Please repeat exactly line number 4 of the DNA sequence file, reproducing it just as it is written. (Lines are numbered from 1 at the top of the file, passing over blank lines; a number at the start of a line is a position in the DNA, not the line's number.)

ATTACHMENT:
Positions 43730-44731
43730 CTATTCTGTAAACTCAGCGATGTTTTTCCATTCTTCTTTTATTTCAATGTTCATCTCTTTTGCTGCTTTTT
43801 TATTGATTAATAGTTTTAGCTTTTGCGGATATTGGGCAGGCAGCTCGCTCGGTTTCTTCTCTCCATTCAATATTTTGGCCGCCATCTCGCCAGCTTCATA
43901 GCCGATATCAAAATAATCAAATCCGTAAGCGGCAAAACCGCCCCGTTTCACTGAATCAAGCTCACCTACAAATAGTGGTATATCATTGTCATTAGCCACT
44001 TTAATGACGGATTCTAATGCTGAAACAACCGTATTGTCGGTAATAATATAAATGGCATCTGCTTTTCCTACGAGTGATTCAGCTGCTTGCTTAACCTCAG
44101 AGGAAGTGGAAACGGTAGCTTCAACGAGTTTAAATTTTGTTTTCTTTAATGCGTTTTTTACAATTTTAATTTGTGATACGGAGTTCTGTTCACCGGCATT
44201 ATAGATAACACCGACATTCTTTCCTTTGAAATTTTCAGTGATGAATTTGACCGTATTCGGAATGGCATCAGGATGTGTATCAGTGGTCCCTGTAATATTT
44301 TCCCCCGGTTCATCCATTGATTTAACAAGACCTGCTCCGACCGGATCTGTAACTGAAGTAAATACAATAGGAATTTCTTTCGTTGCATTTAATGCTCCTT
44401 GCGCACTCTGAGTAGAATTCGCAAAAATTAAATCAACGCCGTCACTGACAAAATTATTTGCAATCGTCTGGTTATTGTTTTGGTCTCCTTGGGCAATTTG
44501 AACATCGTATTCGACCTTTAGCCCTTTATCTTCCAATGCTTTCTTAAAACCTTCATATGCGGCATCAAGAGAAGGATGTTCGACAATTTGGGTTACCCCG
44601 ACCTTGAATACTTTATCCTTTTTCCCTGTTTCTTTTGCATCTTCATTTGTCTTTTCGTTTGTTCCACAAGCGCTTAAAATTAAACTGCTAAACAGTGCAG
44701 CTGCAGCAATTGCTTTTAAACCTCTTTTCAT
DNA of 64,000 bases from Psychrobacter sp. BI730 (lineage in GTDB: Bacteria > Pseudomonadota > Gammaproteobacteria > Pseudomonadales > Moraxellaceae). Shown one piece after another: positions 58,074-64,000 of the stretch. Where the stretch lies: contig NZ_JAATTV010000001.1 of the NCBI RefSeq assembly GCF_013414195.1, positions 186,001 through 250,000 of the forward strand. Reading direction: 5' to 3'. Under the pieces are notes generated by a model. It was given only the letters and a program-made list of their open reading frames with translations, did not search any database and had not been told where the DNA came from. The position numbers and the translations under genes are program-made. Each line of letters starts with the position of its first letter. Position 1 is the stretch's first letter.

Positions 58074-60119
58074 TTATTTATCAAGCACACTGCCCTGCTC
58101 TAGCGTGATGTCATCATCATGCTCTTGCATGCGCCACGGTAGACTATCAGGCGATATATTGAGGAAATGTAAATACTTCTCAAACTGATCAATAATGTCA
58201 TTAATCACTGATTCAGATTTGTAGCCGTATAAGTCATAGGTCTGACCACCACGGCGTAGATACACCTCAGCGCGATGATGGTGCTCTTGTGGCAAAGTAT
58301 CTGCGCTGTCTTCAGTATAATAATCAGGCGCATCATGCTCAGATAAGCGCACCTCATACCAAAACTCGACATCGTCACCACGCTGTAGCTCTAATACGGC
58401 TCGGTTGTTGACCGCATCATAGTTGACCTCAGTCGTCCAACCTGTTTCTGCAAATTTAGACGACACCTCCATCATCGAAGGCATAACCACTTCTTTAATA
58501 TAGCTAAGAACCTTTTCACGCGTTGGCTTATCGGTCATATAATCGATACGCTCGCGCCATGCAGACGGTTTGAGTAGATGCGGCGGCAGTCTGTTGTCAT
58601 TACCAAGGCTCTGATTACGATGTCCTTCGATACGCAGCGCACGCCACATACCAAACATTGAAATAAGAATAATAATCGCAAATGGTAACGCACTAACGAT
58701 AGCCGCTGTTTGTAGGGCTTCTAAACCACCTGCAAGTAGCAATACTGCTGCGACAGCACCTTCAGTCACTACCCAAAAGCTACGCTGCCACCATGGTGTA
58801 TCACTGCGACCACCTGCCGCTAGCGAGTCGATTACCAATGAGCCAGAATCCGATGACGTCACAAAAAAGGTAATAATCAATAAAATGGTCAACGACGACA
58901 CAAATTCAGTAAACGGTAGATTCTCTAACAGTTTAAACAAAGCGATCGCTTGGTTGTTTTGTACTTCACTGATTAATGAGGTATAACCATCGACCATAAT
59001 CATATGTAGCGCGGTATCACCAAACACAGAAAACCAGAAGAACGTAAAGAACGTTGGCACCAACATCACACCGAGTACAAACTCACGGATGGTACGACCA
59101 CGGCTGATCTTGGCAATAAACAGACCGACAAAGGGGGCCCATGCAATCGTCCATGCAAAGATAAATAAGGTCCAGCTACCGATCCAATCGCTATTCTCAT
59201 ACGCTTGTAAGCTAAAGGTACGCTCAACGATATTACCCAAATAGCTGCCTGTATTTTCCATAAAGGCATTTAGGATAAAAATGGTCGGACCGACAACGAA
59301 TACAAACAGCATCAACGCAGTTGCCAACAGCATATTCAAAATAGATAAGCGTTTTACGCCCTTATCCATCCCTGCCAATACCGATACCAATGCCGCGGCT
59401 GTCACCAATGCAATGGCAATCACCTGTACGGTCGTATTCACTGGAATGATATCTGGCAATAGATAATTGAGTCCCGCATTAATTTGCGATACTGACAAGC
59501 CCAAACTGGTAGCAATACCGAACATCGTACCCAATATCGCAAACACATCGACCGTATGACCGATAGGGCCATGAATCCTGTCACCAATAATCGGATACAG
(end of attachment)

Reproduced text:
43901 GCCGATATCAAAATAATCAAATCCGTAAGCGGCAAAACCGCCCCGTTTCACTGAATCAAGCTCACCTACAAATAGTGGTATATCATTGTCATTAGCCACT